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Your battery might be making your older iPhone slow. This is because, apparently, iOS system software sometimes slows down older iPhones when the internal battery has degraded to the point where it can no longer sufficiently power the device at the expected performance level.

According to Apple, the throttling of device speed is intended to prevent the iPhone from crashing or shutting down unexpectedly due to a worn batteries diminished capabilities.

Unfortunately, that device speed throttling could have an annoying side effect of making the older iPhone noticeably slower to the end user. This is often noted after new iOS system software releases, though it should be pointed out that sometimes any observed performance degradation irons itself out over time, or can be successfully resolved with various iOS troubleshooting steps and settings adjustments on the impacted device. But, sometimes an older iPhone or iPad just feels persistently slow, and that could very well be due to having an old degraded battery.

This battery and device speed issue has gained considerable attention lately, after a series of iPhone users discovered that system benchmarks were notably underperforming on older iPhone models. For example, a widely tweeted set of screenshots and report from Twitter user @sam_siruomu showed performance benchmarks where an iPhone 6 was under clocking itself down to 600mhz, but after replacing the battery with a new one the speed corrected back to the proper 1400mhz. That anecdotal twitter report has been captured in a screenshot below:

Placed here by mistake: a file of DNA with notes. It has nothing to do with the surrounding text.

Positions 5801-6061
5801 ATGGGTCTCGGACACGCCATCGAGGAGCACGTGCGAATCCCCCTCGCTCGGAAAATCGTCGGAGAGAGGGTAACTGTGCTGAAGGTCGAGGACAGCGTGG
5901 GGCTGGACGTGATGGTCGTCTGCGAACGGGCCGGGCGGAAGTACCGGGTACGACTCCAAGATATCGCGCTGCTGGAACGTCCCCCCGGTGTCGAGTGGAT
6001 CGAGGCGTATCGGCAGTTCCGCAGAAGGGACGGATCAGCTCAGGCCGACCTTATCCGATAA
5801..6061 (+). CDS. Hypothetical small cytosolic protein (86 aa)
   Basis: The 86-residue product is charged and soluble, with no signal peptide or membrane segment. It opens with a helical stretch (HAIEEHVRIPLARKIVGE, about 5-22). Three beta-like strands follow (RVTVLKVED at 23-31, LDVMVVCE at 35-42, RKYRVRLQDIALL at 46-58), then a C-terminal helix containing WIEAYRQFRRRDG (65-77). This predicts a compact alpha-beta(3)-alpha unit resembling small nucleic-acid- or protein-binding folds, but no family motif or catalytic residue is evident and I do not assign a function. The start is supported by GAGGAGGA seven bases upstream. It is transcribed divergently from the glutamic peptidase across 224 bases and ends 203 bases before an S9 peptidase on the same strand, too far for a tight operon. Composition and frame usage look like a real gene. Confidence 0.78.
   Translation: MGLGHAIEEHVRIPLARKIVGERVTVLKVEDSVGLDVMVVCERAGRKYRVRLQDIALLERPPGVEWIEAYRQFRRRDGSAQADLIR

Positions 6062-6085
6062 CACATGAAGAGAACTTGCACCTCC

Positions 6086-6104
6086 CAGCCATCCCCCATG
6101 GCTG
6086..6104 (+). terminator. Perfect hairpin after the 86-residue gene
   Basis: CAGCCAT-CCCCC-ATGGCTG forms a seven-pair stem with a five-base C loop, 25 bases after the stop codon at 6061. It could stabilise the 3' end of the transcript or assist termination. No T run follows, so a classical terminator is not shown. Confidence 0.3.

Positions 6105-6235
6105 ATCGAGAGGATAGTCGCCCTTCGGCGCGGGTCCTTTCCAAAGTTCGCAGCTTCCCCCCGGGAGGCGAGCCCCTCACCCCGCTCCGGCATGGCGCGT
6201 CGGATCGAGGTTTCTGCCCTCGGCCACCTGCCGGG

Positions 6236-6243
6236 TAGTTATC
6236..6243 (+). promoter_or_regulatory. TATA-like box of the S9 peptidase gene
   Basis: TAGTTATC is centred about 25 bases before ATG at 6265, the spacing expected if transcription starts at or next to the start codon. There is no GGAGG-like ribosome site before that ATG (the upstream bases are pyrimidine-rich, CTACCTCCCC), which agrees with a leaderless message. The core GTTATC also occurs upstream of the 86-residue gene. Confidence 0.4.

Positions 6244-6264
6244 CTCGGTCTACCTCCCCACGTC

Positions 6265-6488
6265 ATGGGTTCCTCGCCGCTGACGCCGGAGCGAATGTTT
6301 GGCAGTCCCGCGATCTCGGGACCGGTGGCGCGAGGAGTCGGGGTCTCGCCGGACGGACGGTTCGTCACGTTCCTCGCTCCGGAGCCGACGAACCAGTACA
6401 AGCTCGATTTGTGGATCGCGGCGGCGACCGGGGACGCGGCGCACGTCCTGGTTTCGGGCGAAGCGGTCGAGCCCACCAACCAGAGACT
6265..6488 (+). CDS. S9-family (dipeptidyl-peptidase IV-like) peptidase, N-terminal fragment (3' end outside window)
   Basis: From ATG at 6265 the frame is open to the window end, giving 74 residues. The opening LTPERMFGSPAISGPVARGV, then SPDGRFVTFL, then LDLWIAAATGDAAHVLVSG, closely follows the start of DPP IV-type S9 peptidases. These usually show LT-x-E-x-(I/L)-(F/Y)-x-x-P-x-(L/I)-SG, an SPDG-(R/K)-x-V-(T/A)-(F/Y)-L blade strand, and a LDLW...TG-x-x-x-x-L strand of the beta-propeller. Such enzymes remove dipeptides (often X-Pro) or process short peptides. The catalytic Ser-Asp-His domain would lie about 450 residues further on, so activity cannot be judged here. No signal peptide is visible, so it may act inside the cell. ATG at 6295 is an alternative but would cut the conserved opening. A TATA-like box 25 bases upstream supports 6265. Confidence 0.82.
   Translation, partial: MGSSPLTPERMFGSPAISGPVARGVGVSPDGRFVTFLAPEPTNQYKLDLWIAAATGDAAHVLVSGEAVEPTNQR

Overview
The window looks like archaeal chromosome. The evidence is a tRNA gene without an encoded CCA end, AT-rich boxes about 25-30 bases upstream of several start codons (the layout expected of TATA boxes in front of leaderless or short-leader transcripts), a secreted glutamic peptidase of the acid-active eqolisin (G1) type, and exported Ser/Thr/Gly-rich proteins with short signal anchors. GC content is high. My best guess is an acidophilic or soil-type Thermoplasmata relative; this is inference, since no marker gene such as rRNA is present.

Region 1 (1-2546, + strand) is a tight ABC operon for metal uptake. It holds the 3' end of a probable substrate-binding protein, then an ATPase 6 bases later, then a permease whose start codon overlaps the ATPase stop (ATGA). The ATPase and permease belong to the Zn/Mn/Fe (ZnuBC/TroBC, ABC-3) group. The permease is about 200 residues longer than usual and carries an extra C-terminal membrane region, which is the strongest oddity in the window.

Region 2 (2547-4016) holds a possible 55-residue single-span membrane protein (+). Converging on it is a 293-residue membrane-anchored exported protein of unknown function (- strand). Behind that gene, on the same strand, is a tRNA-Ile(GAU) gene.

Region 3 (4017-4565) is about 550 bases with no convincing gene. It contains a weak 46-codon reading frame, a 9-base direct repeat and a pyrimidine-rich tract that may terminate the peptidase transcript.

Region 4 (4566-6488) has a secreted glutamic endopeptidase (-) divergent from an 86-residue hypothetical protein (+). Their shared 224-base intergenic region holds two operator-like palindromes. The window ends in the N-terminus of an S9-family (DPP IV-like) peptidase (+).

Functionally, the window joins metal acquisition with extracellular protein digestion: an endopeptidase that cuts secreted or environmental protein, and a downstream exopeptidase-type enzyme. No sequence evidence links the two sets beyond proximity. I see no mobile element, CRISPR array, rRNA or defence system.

The device benchmarking company Geekbench also seemed to confirm an occasionally observable underperformance of older iPhone models based on referencing their own benchmarking data.

With considerable hubbub generated online, and plenty of related rumors and conspiracies, Apple released a statement to TechCrunch and Buzzfeed that said the following:

“Our goal is to deliver the best experience for customers, which includes overall performance and prolonging the life of their devices. Lithium-ion batteries become less capable of supplying peak current demands when in cold conditions, have a low battery charge or as they age over time, which can result in the device unexpectedly shutting down to protect its electronic components.

Last year we released a feature for iPhone 6, iPhone 6s and iPhone SE to smooth out the instantaneous peaks only when needed to prevent the device from unexpectedly shutting down during these conditions. We’ve now extended that feature to iPhone 7 with iOS 11.2, and plan to add support for other products in the future.”

That statement and admission from Apple is interesting, because there has long been speculation and conspiracy theory that Apple intentionally slows down older iPhone (and iPad) devices with iOS system software updates, but until now most users didn’t know why, they just anecdotally observed it on their devices. That notable performance degradation led to countless theories about why it might happen, along with other theories denying it happens at all and insisting it was imaginary. Well, it turns out that some observed performance decline may directly relate to the older devices battery age and quality.

This may all sound bad, but there’s actually good news here. If indeed an iPhone (or iPad) device slowdown is entirely due to an old battery, then replacing the battery should theoretically boost performance back to expectations, much as it did for the Twitter user we cited above, and that has been anecdotally reported as successful elsewhere around the web too.